Covering Finance

The U.S. has its own ‘oil curse’
The term “oil curse” — coined to describe petro-rich developing countries where the “black gold” came with the heavy price of economic and political instability — is now being adapted for use in the U.S., where “petrostates” and cities are seeing shrinking tax revenues, budget deficits, negative credit ratings, rising unemployment and even outright recession as oil prices have fallen.
Published on MarketWatch, June 30, 2015

The next Greece may be in the U.S.
When Chicago Public Schools announced on June 24 that it would borrow $1 billion to make a $600 million-plus pension payment due June 30 an eerie feeling spread across bond investors and taxpayers alike.
Published on MarketWatch, June 30, 2015

The Next Financial Catastrophe You Haven’t Heard About Yet: Puerto Rico
Until recently, Puerto Rico was an investors’ tax heaven, renowned for its sandy beaches and killer rum. But the island is in dire financial condition and thousands of U.S. mom-and-pop investors may lose a big part of their savings if the small territory goes bankrupt.
Growing demand for assets that typically serve as hedges against inflation suggest that the market is positioning for the Federal Reserve to raise interest rates again, market watchers say.
Published on MarketWatch, Mar. 11, 2016

Here’s why companies may have to cut dividends soon
Companies that pay hefty dividends have seen a spike in popularity in 2016, boosted by investors seeking some stability in their portfolios after the worst 10-day start to a year in history.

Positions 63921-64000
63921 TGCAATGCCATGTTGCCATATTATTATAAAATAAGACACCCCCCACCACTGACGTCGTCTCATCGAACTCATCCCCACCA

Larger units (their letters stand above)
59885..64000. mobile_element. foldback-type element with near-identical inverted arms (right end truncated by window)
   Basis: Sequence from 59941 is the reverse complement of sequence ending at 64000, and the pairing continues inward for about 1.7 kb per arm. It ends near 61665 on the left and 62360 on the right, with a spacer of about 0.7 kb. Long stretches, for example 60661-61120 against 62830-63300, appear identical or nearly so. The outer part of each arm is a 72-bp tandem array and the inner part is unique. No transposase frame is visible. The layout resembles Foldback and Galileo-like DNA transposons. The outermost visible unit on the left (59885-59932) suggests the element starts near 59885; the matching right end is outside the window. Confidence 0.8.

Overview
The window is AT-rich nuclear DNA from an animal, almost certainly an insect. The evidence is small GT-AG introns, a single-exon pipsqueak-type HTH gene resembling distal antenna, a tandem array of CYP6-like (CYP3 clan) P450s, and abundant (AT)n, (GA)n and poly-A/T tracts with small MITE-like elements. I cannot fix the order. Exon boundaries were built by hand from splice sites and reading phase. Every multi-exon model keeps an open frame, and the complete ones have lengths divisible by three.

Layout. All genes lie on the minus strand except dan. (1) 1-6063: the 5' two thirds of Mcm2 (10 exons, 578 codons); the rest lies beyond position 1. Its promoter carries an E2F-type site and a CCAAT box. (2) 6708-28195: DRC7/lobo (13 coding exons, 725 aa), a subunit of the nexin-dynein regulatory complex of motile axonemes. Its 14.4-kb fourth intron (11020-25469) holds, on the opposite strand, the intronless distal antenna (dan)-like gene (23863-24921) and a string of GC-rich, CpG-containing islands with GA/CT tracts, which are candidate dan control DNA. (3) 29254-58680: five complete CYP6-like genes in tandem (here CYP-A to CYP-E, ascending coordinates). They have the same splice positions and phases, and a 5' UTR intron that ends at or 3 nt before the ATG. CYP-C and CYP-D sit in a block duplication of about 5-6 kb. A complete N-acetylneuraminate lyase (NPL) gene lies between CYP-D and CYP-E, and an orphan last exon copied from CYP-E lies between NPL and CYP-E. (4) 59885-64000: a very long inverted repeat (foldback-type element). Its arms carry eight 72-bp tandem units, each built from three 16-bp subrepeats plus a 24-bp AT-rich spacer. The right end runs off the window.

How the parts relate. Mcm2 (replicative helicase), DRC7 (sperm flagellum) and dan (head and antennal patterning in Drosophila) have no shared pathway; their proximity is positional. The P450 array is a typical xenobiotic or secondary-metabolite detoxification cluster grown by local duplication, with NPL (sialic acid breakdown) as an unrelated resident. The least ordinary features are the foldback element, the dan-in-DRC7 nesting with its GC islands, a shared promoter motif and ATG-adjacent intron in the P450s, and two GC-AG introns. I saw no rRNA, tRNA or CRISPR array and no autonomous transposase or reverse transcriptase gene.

Published on MarketWatch, Mar. 23, 2016

LA, Chicago Listen Up: Clock Is Ticking For Cities Sitting on Costly Swaps
Dozens of American cities are sitting on financial time bombs that have already cost them millions in payments to Wall Street banks. Los Angeles, Oakland, Philadelphia and Chicago are among the municipalities racing against the clock to unwind costly interest-rate swaps.
Published in Forbes Magazine, Sept. 16, 2014
The former finance minister who signed the deal to keep Greece in the eurozone believes a renegotiation of his country’s debt is the key to the future of its economy.
Published on MarketWatch, Sept 15, 2015
Puerto Rico celebrated selling USD 3.5bn general obligation bonds with a 8.727% interest rate on 11 March. This indicated that Puerto Rico placated the market and led the way for its future bond sales.
Published in Debtwire and Alternative Emerging Investor, Apr. 14, 2014

Stockton Pensions Dodge Bankruptcy Bullet, But Future Retirees Beware
The thought of cutting pensions in a city bankruptcy used to bring up only one response: “no way.” That is because pensions are protected in most states by constitutions or statutory law, and as a result placed on an untouchable pedestal in the realm of debt restructuring.
Published in Forbes Magazine, Nov. 7, 2014

The federal criminal probe against UBS for its activities in Puerto Ricowill likely produce evidence in the public domain that can be used to further advance the class actions against the investment bank, said lawyers involved in the matter.
Published in Debtwire, July 30, 2014

Stockton’s case will soon be over but California’s pension problem will not
Most of Stockton’s confirmation hearing, which ended on 5 June, focused on the value of the collateral of Franklin Templeton Investments, the city’s only dissenting creditor. But the question that is most important from a public policy perspective is whether Stockton can exit Chapter 9 bankruptcy without impairing pensions.
Published in Debtwire, June 9, 2014

Puerto Rico’s pension problem treated on a cash-flow basis

After pensions dominated the Puerto Rico news cycle for a good part of the past two years, the FY13 audited financial statements came out and showed that none of the commonwealth’s retirement system funded ratios improved.
Published in Debtwire, July 25, 2014